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Contents

  1. The Romance of Romans: God's Big God-Story
  2. Poetry, magic and war
  3. Character List
  4. SparkNotes: Mythology: Character List

I f pushed, most of us remember that almost all the days of the week are named after Norse gods. But most of us would struggle to recall much more than that about these northern deities. The Vikings closer to us in time and space left a significant mark on the English language, our place names and perhaps our psyche. Their mythology is rich and strange, and well worth discovering. The stories even speak of the great void of Ginnungagap that existed even before the universe was created. Creation myths are often among the strangest of all stories, and the Norse version is no exception.

He rode across the battlefield on Sleipnir, an eight-legged steed, with the ravens Hugin thought and Munin memory on his shoulders. As well as thunderstorms, Thor is associated with oak trees, and is said to protect mankind.

It is less well-known that he was also a representative of healing and hallowing sanctification. As well as his famous hammer, he possessed a magical belt and iron gloves, all with names of their own, named weapons being common fare for the Norse — something fans of JRR Tolkien will recognise.

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In fact, it was said he was so bright that the light shone from him. Having had a dream foretelling his death, Frigg, his mother, made all the things of the Earth vow never to harm him. They all did, save the mistletoe, and it was a spear made of this innocuous plant that killed him, through the trickery of our next god, Loki. He was also a shape-shifter, and transformed into various animals. It was he, while in the form of a horse, who sired Sleipnir. Read Romans 1 Articles. This comes as quite a shock, but Paul stresses that living by rules and regulations only brings about judgment and condemnation.

Paul concludes that a true Jew is one that has experienced circumcision of the heart by the Spirit of God. Read Romans 2 Articles. Romans 3 completes the accusation that both the Jews and the Gentiles are guilty before God. Now the prosecution can rest and the defense begin.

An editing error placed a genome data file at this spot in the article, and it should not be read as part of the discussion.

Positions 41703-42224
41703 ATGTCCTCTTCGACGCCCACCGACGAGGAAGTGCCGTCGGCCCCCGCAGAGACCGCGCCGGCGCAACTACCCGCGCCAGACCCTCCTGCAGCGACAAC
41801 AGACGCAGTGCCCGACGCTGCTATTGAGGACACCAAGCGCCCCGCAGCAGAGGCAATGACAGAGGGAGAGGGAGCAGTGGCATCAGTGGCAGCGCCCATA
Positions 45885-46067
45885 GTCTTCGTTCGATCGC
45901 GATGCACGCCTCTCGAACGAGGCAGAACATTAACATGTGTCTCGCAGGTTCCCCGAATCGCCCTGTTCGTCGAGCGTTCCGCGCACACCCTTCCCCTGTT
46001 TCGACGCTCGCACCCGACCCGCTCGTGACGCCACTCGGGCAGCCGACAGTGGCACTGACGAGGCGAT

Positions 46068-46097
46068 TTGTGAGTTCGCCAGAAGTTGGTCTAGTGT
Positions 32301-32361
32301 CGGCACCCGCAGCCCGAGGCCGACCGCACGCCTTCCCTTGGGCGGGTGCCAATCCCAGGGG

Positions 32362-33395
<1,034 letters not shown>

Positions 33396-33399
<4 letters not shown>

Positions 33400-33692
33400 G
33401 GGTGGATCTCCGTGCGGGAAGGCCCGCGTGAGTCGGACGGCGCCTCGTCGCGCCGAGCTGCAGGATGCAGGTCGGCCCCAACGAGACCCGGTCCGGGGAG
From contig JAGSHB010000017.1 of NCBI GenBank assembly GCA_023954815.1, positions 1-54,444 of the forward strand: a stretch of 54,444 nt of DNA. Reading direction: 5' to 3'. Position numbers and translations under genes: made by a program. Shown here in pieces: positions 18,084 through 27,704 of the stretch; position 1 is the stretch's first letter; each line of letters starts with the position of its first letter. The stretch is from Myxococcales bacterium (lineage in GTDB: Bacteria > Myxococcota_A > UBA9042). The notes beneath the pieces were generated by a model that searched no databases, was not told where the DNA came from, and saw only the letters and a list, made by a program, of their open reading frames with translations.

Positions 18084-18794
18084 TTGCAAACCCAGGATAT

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The Romance of Romans: God's Big God-Story

Paul switches gears by explaining that the righteousness that the law was powerless to give us, God did by sending Jesus. He maintains that this righteousness comes by faith to all who believe in Christ Jesus apart from obeying the law. Read Romans 3 Articles. Romans 4 is proof that faith has always been the means for justification. Paul reflects back to the Old Testament patriarchs who were justified by faith, not works, to illustrate his point. Paul uses this illustration to prove that Gentiles were part of this promise given to Abraham.

The whole world was blessed through him because he chose to believe God rather than his circumstances and, because of this, his faith was credited to him as righteousness. Read Romans 4 Articles. Romans 5 is powerful and instrumental in understanding that we are reconciled with God through Jesus Christ. God did not spare His own son, but graciously gave Him for us to undo what Adam did in the garden. Paul stresses that this reconciliation is not something we are waiting for, but in every sense of the word, believers are righteous, holy, and acceptable to God.

Poetry, magic and war

Read Romans 5 Articles. Paul maintains that we are freed from sin and made alive to God through Jesus Christ. Our sinful nature was crucified with Him when we were baptized into his death. Now through Jesus, we have received the gift of God, which is eternal life. Read Romans 6 Articles. Romans 7 shows us the contrast between living bound to the law and living by the Spirit of God. We are no longer in bondage as slaves and are now free to belong to God.